Part of the legendary Boston scene that also spawned Throwing Muses, the Pixies and The Breeders, Belly were fronted by Tanya Donnelly, who was a member of both Throwing Muses and Belly. In the early 90s they released two albums, Star and King, both commercial successes, as well as a number of minor hits in the UK. All of these were released through the 4AD label, home to all the aforementioned Boston acts. The same line-up as for King – Donnelly, Gail Greenwood, Tom Gorman, and Chris Gorman – came back together in 2016, and released Dove earlier this year, their first album in 23 years. Tanya Donnelly spoke with Brightonsfinest.
The word legend is bandied about all too readily these days, sprinkled like confetti by beyond-themselves music fans and hyperbolic journalists. However, there can be little argument that Earth, Wind & Fire are exactly that. Proper legends. Titans of music. Giants of the form. They've won 20 Grammys, been inducted in the Rock'n'Roll Hall of Fame, and sold over 90 million records. They get me excited, see. And there's plenty of excitement in the air generally as they head our way to perform a Sunday headline slot at this year's Love Supreme festival.
Along with Leftfield and Underworld, Orbital were (and still are) masters of the dance universe. An act that not only made mind-blowing progressive dance-techno fusion, but who could properly do it live on stage, helped immeasurably by their improvisatory flair, and of course that distinctive torch on headgear look.
Mike Rosenberg, aka Passenger, took to his home streets of Brighton on a baking Bank Holiday Monday to perform a busking set, as part of a four-day busking tour of the UK. Using the opportunity to promote his Brighton show later in the year at the Dome, 9th September, and to talk up his forthcoming album, Runaway, which is out at the end of August, Rosenberg was in his element. Thousands congregated to witness the Brightonian doing what he does so well; singing and performing, with just a semi-acoustic guitar, and that appealing mix of self-deprecation, humour and heart-on-sleeve passion.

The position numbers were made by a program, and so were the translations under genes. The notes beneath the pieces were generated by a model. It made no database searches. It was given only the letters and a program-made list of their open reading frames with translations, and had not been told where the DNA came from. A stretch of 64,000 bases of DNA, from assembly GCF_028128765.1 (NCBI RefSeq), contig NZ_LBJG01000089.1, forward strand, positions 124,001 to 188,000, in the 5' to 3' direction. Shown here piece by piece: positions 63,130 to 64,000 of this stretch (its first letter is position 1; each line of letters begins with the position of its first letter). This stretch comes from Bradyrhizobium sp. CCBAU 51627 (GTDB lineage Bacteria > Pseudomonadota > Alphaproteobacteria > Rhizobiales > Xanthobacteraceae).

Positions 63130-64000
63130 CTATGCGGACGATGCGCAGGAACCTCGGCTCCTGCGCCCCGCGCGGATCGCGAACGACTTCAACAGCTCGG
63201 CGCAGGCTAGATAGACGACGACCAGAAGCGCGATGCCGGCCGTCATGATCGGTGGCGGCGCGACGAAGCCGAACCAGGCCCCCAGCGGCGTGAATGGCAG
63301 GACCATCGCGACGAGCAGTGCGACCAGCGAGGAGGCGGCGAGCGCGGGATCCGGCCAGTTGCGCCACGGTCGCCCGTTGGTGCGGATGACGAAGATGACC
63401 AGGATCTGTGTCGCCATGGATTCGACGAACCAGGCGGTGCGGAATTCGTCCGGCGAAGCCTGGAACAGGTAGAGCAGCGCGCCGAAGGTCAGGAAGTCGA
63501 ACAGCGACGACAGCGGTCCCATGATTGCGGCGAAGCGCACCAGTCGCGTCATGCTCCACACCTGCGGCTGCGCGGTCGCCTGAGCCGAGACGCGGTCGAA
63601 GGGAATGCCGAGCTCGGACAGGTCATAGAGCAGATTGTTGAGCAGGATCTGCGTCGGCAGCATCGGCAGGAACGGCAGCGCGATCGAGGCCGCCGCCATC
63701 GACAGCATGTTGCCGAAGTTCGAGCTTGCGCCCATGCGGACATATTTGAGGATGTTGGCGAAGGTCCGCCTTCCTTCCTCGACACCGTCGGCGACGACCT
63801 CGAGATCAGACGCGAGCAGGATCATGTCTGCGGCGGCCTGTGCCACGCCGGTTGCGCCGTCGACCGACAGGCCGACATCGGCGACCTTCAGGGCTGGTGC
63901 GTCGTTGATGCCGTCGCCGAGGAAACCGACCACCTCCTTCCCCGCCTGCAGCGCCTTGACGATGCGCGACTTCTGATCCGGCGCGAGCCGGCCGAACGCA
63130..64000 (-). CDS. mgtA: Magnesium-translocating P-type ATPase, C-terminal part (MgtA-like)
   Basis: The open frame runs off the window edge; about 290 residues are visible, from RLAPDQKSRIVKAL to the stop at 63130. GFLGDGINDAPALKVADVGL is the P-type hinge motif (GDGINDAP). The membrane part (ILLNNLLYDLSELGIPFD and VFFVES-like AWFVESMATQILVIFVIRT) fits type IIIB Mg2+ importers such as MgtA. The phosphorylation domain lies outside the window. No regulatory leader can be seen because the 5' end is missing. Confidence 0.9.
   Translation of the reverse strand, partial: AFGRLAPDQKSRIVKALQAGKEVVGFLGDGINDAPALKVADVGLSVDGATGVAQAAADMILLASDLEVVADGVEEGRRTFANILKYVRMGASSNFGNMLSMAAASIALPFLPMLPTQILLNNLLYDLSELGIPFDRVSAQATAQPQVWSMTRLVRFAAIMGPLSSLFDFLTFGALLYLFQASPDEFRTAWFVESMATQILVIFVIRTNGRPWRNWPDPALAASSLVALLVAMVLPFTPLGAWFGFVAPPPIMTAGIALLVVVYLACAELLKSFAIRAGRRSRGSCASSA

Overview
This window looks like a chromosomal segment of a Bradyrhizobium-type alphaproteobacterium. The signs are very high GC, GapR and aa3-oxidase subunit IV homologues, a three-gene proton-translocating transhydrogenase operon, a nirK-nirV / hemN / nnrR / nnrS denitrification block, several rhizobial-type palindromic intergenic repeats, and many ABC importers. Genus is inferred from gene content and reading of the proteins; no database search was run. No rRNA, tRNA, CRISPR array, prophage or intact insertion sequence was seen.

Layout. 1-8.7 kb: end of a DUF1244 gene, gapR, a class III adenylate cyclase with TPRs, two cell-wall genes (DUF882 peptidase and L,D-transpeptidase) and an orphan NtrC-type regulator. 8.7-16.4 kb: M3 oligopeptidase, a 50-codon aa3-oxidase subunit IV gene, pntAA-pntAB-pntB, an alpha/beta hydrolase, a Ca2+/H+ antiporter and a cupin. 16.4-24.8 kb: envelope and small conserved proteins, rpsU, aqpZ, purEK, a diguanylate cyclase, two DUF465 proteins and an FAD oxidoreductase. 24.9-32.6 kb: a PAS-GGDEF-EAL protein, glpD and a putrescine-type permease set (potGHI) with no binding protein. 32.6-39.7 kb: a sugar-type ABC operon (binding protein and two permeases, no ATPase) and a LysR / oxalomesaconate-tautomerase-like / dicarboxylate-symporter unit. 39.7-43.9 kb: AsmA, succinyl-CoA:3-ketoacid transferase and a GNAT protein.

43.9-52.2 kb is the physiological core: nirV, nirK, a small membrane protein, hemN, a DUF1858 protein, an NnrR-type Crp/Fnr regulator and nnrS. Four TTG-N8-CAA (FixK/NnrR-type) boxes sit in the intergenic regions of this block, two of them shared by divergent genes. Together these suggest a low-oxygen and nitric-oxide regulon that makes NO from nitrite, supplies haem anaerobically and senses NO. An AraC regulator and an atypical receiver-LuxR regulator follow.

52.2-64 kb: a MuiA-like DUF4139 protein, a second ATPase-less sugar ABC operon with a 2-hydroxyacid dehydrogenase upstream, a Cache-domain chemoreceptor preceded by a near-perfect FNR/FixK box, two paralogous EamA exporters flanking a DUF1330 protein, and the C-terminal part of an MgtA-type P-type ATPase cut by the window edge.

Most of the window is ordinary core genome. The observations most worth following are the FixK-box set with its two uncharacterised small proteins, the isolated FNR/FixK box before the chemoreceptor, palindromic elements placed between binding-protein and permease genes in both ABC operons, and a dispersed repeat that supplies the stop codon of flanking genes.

With a place on the BBC Sound of 2018 poll to her name, a string of festival and worldwide dates ahead of her, and the promise of a debut album in the near future, 22-year-old Nilufer Yanya is on the cusp of great things. Performing at the open mic scene in London, her ‘Baby Luv’ single of last year propelled her into the limelight. She was in town for The Great Escape, performing two shows. We caught up with her that day to ask a few quick questions.
We all like our sugar hits. Like most everything, the truly best things come to those who wait. Unlike the instant gratification (and immediate comedown) that processed, and refined sugar gives you, honey is purer, infinitely more nutritious, and with proven long-term health benefits. Certainly, Brighton band Black Honey have been beavering away at the coalface of music making for a while now. I recall receiving an email from the band looking for some interest in a pre-Black Honey EP. That was back in 2012. For while, it looked like it just may not happen for them, a series of singles and EPs, whilst displaying plenty of talent, energy and dedication, weren't quite firing them into the big time. Yet.